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02/16/2021

CSA Exclusive: Ex-mobster sheds light on organized crime in retail

Dan Berthiaume
Senior Editor, Technology
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Retailers need to vigilantly watch for organized crime infiltration of their business activities on both the front and back ends of the enterprise.

Chain Store Age recently spoke with John Pennisi, a former member of the New York-based Lucchese Mafia family, about the extent of organized crime’s involvement in retail and specific ways criminal enterprises attempt to exploit the industry for profit. Pennisi was blunt about organized crime having an established retail presence.

“Organized crime is heavily involved in retail,” stated Pennisi. “They used to be even more involved in areas like the [New York City] Garment Center and fish market, but [former federal prosecutor] Rudy Giuliani chased them out of those areas.”

However, based on Pennisi’s comments, retailers should be sure to partner with established, trusted providers in transportation and waste disposal.

“Trucking is an essential part of retail,” he said. “Retailers may have to pay a higher shipping rate because the Mob puts a tax on moving goods, which goes to them. You pay the cost to move the product; it’s their way to get involved.”

In some cases, Pennisi said organized crime figures have owned trucking companies which retailers were then forced to use. Criminal organizations may also attempt to impose a “tax” on legitimate shipping providers, which is then passed along to the retailers.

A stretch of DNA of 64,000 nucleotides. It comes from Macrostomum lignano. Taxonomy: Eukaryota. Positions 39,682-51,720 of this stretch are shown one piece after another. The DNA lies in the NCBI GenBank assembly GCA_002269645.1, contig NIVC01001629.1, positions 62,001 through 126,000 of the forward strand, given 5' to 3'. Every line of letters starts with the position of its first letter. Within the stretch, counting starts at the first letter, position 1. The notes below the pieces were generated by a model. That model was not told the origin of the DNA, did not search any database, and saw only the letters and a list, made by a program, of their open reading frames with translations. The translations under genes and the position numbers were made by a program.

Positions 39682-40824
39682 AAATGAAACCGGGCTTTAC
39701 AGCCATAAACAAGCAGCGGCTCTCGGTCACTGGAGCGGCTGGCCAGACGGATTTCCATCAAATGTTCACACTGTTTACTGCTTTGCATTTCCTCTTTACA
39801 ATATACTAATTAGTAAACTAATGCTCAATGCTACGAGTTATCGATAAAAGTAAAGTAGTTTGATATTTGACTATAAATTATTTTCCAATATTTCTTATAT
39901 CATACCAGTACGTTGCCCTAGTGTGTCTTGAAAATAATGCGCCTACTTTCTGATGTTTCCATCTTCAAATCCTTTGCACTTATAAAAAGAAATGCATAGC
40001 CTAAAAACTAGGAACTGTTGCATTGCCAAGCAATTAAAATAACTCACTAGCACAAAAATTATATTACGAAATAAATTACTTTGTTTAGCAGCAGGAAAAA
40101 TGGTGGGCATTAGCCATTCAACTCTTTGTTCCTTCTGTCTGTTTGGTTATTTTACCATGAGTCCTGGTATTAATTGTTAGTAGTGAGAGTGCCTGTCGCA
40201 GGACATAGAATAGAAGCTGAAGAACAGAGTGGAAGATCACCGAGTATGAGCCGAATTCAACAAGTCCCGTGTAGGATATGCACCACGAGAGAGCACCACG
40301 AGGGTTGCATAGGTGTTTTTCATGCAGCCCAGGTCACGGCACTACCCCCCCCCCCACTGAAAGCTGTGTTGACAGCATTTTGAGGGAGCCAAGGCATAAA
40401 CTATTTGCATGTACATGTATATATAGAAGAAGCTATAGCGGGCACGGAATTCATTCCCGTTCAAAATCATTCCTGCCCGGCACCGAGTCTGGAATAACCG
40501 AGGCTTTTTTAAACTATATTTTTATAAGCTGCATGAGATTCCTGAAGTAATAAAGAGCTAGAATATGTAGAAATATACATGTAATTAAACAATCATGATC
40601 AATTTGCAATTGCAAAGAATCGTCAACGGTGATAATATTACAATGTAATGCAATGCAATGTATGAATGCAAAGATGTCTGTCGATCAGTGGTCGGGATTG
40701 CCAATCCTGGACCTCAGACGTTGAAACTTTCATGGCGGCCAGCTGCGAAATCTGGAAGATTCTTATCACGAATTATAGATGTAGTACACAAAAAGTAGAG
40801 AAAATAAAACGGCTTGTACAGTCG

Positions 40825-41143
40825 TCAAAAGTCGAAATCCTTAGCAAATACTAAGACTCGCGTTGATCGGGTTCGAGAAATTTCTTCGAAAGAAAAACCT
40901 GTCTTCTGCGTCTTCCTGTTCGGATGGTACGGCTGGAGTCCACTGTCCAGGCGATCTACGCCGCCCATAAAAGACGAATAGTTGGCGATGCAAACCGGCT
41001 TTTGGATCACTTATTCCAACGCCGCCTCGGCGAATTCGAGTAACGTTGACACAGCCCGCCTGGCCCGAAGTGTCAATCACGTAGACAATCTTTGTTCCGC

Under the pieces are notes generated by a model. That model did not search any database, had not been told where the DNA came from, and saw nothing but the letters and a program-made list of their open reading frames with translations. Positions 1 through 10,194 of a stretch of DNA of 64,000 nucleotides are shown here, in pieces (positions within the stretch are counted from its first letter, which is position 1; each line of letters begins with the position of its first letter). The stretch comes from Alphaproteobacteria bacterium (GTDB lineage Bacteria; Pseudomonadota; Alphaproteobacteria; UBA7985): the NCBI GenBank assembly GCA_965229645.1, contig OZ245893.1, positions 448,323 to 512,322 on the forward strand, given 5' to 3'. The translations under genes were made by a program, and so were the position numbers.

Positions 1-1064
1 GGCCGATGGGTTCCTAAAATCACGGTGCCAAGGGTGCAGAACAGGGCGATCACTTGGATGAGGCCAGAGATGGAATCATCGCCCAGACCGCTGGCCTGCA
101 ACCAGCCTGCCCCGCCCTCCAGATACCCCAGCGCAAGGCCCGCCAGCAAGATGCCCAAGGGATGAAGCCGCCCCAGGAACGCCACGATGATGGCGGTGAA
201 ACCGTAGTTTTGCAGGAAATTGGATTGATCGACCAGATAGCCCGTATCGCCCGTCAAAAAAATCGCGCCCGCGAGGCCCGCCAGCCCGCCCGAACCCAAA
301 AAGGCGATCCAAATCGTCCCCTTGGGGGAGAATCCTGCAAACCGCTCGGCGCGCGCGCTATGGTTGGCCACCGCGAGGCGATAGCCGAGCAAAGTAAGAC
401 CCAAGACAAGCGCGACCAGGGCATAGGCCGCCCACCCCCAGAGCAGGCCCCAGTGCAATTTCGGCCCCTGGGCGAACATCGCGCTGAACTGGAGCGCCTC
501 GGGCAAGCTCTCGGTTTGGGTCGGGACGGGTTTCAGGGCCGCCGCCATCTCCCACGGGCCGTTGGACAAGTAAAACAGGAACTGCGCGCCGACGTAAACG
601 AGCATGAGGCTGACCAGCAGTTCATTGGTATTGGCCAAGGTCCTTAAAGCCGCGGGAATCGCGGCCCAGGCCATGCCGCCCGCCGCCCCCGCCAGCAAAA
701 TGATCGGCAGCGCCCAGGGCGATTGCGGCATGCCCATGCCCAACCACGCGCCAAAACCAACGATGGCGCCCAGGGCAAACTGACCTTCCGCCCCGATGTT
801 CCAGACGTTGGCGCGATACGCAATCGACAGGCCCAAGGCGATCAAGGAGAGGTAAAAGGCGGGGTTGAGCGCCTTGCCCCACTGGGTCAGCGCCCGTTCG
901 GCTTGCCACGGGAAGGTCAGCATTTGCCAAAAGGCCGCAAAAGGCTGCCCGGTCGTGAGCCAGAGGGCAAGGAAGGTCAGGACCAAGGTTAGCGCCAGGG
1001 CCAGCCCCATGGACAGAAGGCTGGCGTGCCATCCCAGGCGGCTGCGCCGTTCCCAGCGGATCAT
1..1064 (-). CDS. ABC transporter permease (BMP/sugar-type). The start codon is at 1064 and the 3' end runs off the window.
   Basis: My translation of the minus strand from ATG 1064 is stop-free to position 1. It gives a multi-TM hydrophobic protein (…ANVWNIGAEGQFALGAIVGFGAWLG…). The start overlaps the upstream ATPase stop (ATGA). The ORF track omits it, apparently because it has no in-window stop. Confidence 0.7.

“The shipper is not going to take the loss,” explained Pennisi. “They will charge a higher amount to their customers.”

Pennisi said retailers also need to be careful of schemes that involve paying a higher fee to dispose of garbage because either a criminal group controls the waste removal company or collects a “tax” from the provider, which in turn is factored into the cost paid by the retailer.

On the distribution end, Pennisi said that advancements in how products are tracked through the supply chain have reduced the amount of unauthorized diversion of goods to the gray or black markets.

“You don’t hear about trucks being hijacked anymore like you did in the 1970s and 1980s,” said Pennisi. “Now you have technologies like GPS. These are different times. You might have part of a shipment not make it from point A to point B, but nothing on as big a scale as you had years ago.”

Pennisi attributed two types of organized crime activity which are currently plaguing retail, shoplifting and online fraud, mainly to Russian criminal syndicates.

“I was never familiar with any organized shoplifting activity, but a lot of Russian groups will [especially] recruit women to go out and steal things from stores,” said Pennisi. “People will even put in orders, and then somebody will go and shoplift the merchandise and sell it to them at a lower cost.”

And while some members of the Italian Mafia have been involved in schemes to electronically steal data such as credit cards, Pennisi said most organized efforts at digitally defrauding retailers and their customers also originate with Russian criminal groups.

“The guys in the street, the wiseguys, they’re not that sophisticated to do things with computers,” he said.

Editor’s Note: John Pennisi provides insight into organized crime activities in the podcast The MBA and the Button Man.